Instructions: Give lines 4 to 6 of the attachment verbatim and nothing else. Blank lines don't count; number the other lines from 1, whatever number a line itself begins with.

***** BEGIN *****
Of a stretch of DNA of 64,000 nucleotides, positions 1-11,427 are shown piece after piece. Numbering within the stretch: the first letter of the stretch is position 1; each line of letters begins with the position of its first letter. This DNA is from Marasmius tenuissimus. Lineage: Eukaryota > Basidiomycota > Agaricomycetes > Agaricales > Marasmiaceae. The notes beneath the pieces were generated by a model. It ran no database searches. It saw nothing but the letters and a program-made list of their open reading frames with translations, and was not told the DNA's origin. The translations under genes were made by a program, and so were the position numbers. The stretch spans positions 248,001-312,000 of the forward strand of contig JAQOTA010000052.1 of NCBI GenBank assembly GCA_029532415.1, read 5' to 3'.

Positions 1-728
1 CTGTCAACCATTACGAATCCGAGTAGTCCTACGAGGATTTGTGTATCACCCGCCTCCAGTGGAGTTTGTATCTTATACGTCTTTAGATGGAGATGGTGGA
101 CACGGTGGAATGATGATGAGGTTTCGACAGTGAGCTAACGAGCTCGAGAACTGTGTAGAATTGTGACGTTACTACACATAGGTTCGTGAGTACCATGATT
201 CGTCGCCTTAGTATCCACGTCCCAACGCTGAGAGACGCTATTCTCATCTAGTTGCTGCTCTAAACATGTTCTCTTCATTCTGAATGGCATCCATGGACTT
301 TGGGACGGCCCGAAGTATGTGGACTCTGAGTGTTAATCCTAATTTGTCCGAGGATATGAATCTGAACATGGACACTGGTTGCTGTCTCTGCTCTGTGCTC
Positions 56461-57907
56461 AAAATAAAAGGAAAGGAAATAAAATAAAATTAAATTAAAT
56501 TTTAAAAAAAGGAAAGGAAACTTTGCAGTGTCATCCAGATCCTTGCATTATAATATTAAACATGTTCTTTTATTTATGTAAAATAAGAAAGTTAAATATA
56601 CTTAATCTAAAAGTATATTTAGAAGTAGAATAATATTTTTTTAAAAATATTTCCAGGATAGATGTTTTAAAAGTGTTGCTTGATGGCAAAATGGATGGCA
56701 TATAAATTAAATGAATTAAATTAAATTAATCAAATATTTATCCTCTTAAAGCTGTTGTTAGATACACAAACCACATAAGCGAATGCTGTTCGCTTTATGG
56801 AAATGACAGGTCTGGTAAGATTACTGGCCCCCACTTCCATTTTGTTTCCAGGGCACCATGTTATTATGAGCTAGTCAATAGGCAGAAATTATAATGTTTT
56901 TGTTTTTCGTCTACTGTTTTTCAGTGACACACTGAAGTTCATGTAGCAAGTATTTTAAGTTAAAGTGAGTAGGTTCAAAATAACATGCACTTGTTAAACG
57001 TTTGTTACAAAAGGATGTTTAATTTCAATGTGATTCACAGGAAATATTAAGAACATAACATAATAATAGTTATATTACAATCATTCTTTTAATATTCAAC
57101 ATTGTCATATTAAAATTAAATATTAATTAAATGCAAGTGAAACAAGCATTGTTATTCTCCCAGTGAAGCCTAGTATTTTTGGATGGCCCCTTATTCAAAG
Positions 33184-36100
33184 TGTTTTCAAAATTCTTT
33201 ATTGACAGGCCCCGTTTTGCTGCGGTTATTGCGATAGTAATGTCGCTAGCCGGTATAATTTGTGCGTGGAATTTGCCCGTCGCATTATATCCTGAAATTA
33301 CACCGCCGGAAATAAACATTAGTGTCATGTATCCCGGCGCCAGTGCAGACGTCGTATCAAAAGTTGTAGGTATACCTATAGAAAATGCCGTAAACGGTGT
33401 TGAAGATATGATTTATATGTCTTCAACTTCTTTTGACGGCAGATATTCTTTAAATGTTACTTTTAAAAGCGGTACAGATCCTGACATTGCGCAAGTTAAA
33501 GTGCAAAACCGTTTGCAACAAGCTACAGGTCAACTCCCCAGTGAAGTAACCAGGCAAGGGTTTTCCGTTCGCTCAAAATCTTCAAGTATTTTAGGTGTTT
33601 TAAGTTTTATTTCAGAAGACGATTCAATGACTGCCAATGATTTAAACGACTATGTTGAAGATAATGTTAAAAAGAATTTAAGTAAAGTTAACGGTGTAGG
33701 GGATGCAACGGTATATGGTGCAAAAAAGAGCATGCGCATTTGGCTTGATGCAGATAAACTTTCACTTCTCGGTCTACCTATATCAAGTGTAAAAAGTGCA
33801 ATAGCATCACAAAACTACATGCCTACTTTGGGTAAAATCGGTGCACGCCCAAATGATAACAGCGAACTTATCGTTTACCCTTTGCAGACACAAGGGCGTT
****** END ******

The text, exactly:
101 CACGGTGGAATGATGATGAGGTTTCGACAGTGAGCTAACGAGCTCGAGAACTGTGTAGAATTGTGACGTTACTACACATAGGTTCGTGAGTACCATGATT
201 CGTCGCCTTAGTATCCACGTCCCAACGCTGAGAGACGCTATTCTCATCTAGTTGCTGCTCTAAACATGTTCTCTTCATTCTGAATGGCATCCATGGACTT
301 TGGGACGGCCCGAAGTATGTGGACTCTGAGTGTTAATCCTAATTTGTCCGAGGATATGAATCTGAACATGGACACTGGTTGCTGTCTCTGCTCTGTGCTC